Accelerated Misconduct Hearing – FORMER CONSTABLE 2771 Christopher HOWARTH

Accelerated Misconduct Hearing – FORMER CONSTABLE 2771 Christopher HOWARTH

Accelerated Misconduct Hearing – FORMER CONSTABLE 2771 Christopher HOWARTH

Why if Christopher Howarth has committed a criminal offence was he not charged with a criminal offence? 

Accelerated Misconduct Hearing – FORMER CONSTABLE 2771 Christopher HOWARTH

The decision of the Chief Constable John Campbell

A former officer accelerated misconduct hearing took place on 3 September, 2021 at Thames Valley Police Headquarters, Kidlington, Oxford before the Chief Constable John Campbell.

The former officer admitted that his behaviour breached the Standards of Professional Behaviour in relation to Discreditable Conduct and Fitness for Work in that:

On Thursday 22 July, 2021, he was unfit to carry out his responsibilities after he tested positive for Cannabis, whilst on duty, which is an illegal substance and a Class B drug under the Misuse of Drugs Act 1971. His behaviour has brought discredit on the police service and could undermine public confidence in it.

The Chief Constable found:

“In coming to my decision I have considered the papers already submitted to me prior to these matters. I have also heard the case for the AA and also submissions and representations made by his Police Federation representative, following his resignation from TVP.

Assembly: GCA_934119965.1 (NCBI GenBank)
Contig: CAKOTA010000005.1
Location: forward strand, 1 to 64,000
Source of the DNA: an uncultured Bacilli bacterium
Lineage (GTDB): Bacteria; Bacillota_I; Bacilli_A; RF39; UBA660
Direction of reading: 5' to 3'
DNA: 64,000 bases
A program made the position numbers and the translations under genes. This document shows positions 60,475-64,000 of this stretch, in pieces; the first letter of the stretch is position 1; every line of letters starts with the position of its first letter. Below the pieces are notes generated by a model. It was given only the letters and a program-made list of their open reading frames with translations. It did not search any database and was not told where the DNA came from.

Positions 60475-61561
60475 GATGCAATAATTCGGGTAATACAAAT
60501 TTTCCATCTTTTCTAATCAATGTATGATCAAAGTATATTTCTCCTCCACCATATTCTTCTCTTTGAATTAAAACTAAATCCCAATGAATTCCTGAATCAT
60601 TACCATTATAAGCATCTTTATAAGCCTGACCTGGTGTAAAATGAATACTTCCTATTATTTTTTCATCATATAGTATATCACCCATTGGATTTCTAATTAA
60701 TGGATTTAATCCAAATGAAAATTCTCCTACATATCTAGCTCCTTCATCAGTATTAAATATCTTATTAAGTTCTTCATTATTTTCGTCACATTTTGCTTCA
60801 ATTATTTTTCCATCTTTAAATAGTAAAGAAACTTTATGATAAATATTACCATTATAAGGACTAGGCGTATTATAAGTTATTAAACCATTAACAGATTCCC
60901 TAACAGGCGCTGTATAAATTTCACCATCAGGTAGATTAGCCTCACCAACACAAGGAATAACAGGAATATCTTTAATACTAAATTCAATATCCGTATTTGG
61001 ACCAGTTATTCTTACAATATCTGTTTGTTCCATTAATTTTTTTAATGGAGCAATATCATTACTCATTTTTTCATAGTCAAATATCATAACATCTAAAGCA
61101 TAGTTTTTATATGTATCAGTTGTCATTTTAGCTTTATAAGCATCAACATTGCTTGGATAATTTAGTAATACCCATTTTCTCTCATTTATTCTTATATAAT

The ex-officer chose not to attend this hearing but did submit a written response to the allegation admitting the use of cannabis and that his conduct amounted to Gross Misconduct.

From the papers submitted and evidence presented today, I am content that the alleged misconduct is, on the balance of probabilities proven. This is achieved not only by the admission of the ex-officer but corroborated by the laboratory test, indicating the use of cannabis, up to 3 - 4 days before the urine sample was obtained.

Clearly the officer, in knowingly using that cannabis, has breached the standards of professional behaviour in respect of Discreditable Conduct and Fitness for Work.

Given the serious nature of that breach, I find that his behaviour on that day amounts to Gross Misconduct.”

The Chief Constable imposed the following disciplinary action:

“I have considered the officer’s antecedents and also representations made by the AA and also his federation representative.

I conclude that the admitted and proven use of a Class B drug by Mr Howarth, whilst off duty but serving as a TVP Policer Officer, is clearly a serious breach of the Misconduct Regulations. Such unlawful behaviour by a Police Officer, is clearly incompatible with him continuing to serve in that role and a serious breach of trust and confidence to the public we serve and the colleagues he worked alongside.

As such I have no hesitation in finding that if er PC Howarth had still been serving then I would have dismissed him without notice.

In accordance with Police Regulations the ex-officer’s name will be placed on the College of Policing Barred List.”